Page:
In some ways, The Village Shop for Lonely Hearts is very relatable.
Fresh from being laid off from her fancy New York job, Amber Green has nothing better to do than look in on her godmother in the sleepy town of Cranbridge before deciding what to do next with her life.
There she meets Josh, the surly and unsatisfied son who has been forced to put his own dreams on hold and man the family store following the death of his father.
Together, they embark on a mission to save the family store from ruin, but what they end up saving is their faith in themselves… and each other.
The Village Shop for Lonely Hearts Gets the Job Done
I wanted to like The Village Shop for Lonely Hearts. I really, really did. The hardest thing about reviewing novels is just how much respect I have for any author (like Alison Sherlock) who has actually done the near-impossible and completed an entire work with a beginning, middle, and end.
And YOU might like this book! Obviously, people do, given its 1,500+ reviews at 4.5 stars on Amazon. But for me, it’s going to be a pass except under very narrow criteria.
The story itself, while very cliched, is fun! I have no problem with a good formula, and girl meets boy, girl helps boy, and girl falls in love with boy while also realizing her own self-worth is a classic. It’s also set in an English village, which I am a sucker for.
The characters are interesting, from the main ones of Amber and Josh to all the different shop regulars you meet. And the description of the window dressing designs that Amber does in the shop to make it more appealing really paints a mental picture.
What then, given all those positives, is my issue? It comes down to the writing.
It’s a personal hang-up, but it really rubs me the wrong way when an author keeps repeating themself in the same sentence or few sentences. In this case, it’s often about Amber’s lack of confidence, lack of self-esteem, full of self-doubt, etc.At a certain point, hammering the point home feels redundant.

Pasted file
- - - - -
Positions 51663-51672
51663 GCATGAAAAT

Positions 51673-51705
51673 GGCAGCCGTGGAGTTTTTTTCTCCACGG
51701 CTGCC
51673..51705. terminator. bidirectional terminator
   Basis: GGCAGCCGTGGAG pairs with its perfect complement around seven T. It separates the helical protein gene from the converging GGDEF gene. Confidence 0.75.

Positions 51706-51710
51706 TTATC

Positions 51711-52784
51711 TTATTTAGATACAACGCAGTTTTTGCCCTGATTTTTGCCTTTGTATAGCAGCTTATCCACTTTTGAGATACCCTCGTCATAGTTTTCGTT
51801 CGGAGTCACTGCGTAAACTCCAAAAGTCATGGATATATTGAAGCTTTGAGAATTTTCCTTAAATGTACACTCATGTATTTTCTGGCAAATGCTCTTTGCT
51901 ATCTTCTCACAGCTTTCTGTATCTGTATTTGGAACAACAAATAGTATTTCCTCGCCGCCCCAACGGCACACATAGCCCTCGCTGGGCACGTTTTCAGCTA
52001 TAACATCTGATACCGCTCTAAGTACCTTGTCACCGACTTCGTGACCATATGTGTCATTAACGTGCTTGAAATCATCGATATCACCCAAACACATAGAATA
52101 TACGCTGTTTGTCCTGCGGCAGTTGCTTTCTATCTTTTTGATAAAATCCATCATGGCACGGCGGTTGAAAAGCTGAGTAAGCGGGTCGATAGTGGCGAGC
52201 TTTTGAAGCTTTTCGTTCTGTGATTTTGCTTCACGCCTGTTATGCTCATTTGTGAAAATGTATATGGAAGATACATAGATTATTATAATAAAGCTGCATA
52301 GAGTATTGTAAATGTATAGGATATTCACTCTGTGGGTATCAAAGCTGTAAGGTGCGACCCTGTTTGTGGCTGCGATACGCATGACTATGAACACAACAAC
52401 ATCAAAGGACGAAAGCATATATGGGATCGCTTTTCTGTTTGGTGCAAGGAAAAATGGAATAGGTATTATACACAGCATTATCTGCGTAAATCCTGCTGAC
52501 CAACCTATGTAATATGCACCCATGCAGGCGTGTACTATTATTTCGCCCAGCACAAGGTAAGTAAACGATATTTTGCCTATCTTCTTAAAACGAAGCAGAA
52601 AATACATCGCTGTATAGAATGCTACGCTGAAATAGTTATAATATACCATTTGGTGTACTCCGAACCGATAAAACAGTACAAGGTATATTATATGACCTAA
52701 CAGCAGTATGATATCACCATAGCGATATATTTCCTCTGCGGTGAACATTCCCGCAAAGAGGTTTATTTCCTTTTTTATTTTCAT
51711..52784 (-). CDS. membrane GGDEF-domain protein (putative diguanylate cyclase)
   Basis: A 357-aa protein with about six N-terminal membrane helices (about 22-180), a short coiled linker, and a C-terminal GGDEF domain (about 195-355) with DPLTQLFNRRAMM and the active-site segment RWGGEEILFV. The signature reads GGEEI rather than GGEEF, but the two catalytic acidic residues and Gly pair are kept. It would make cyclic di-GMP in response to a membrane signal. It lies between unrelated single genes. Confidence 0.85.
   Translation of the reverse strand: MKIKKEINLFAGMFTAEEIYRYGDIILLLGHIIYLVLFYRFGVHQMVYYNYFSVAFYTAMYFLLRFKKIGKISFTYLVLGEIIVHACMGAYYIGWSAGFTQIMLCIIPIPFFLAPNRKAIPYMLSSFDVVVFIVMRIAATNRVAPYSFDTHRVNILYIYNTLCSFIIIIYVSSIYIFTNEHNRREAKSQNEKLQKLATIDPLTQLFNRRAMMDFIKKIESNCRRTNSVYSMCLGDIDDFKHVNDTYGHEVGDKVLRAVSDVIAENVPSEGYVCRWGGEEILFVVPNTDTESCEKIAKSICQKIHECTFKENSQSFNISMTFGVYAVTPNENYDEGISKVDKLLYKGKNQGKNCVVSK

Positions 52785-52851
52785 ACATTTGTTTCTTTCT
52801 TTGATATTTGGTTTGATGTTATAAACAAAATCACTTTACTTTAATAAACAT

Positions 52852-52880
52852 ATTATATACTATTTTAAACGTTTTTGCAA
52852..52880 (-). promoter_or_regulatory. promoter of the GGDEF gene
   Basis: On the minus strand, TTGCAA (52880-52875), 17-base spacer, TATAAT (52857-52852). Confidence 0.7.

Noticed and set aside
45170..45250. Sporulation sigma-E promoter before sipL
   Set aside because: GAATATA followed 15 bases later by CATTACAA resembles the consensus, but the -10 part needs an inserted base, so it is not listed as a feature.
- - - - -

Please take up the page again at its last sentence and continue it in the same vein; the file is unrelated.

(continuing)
Now, that being said, the writing does flow well and is very readable. While it’s not Shakespeare, it does (mostly) do what it promises: “The perfect feel-good read for 2021”.
Perfect might be pushing it, but feel-good read, definitely. There is also something appealing about starting a book that from page one you know how it will end and you are ok with not being challenged beyond that.
Overall I would say if you have a Kindle Unlimited account and you are looking for a book to act as a balm to a tired brain at the end of a long day, you could do worse than to pick up the Village Shop for Lonely Hearts.
I personally won’t be going back to visit Cranbridge anytime soon though.
What Happens in the Village Shop for Lonely Hearts
Having been recently laid off from her job designing window displays in a big NYC department store, Amber Green reluctantly agrees to do her mother a favor look in on her godmother.
This is actually a big ask since her godmother is in England and Amber was on the way to moving in with her parents in New Zealand.
She arrives in the small town of Cranbridge to find it mostly empty with the stores shuttered. Almost immediately she runs into Josh Kennedy, her Godmother’s son, and while crossing a small bridge bumps into him and knocks them both into the river. We have our meet-cute.
Amber is cleaned up by her godmother, Cathy, and shown to the apartment above Cranbridge stores. The shop has been in the family for generations but is now piled high with random stuff (including an old tractor) that makes shopping there appealing.